Immediately following The Maxwell School and the Kennedy School in the public affairs rankings are Indiana University, Princeton University, the University of California-Berkeley and the University of Georgia.
In its first ranking of public administration programs in 1995, U.S. News put Maxwell at the top. Also, in 1998, U.S. News named Maxwell the nation’s top graduate school in public affairs-the first time the magazine broadened its criteria from public administration to the field of public affairs.
“Needless to say, we’re delighted to once again be ranked number one in the U.S. News ratings of graduate schools of public affairs,” says Maxwell Dean John L. Palmer. “While this year we share the position with Harvard’s Kennedy School of Government, our overall score remains as high as in the last rating, in 1998. Our continued standing at the top of the field represents an extraordinary achievement, given the limited resources for our graduate public affairs mission compared to our closest competitors, and is a testimony to the exceptional quality and dedication of the Maxwell faculty who are responsible for our public affairs-related activities.”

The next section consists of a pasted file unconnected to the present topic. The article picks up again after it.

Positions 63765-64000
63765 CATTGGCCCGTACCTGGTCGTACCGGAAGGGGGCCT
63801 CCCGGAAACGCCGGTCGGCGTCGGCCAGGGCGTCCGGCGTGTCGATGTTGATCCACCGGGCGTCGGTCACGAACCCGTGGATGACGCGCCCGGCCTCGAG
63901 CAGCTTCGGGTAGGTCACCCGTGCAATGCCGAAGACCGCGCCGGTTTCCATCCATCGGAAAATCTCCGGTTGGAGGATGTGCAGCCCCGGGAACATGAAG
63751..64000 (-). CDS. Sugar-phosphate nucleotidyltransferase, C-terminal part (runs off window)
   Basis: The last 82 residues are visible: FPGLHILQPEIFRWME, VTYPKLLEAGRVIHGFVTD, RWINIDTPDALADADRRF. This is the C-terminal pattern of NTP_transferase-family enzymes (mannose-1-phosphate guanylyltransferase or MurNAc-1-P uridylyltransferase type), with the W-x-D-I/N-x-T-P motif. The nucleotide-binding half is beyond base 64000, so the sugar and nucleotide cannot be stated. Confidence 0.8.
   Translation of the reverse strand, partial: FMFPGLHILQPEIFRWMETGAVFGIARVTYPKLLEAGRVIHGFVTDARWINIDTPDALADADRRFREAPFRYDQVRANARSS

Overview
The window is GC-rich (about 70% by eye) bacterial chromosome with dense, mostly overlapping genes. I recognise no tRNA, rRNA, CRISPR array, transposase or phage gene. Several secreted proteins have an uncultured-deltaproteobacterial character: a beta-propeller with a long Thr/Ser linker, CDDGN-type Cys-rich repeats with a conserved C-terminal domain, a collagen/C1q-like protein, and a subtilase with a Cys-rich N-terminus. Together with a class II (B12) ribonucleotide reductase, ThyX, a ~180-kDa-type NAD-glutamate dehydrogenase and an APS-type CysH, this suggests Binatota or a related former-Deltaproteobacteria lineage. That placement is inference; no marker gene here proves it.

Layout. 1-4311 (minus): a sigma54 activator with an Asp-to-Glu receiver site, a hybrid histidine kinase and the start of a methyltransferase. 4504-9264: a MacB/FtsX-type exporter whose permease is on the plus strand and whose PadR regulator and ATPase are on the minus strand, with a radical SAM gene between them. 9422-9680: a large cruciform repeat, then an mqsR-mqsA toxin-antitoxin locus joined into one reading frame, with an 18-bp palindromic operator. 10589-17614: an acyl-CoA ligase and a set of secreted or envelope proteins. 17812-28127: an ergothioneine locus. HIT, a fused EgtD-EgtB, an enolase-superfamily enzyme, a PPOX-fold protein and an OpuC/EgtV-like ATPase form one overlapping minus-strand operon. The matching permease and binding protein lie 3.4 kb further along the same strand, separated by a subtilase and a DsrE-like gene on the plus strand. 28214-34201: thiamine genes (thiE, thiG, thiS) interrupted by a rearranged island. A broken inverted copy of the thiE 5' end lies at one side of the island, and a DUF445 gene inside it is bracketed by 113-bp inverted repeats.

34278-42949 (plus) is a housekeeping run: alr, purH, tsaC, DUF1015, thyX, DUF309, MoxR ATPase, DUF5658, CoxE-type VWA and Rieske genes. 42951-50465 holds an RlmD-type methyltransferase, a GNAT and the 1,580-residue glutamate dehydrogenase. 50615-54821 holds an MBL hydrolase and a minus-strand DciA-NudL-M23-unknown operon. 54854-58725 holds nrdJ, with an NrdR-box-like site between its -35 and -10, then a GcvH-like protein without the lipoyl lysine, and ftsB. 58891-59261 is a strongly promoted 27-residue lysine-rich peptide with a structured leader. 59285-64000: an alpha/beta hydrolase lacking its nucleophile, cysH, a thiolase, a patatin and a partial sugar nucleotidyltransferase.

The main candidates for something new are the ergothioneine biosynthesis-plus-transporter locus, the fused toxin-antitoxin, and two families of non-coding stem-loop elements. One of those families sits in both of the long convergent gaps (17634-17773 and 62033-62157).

The U.S. News magazine and Web site feature new graduate rankings in business, education, engineering, law, medicine, public affairs, clinical psychology and occupational therapy. U.S. News also has new rankings for Ph.D. programs in economics, English, history, political science, psychology and sociology.
The “Best Graduate Schools” book features previous rankings from several SU schools and colleges. The School of Information Studies is tied for No. 3 among the 48 American Library Association-accredited master’s degree programs and ranks No. 2 and No. 10, respectively, in the library science specialties of information systems and school library media. The School of Education’s speech pathology and rehabilitation counseling programs are tied for No. 18 in their respective categories. The School of Social Work is ranked 36th overall among graduate programs in social work.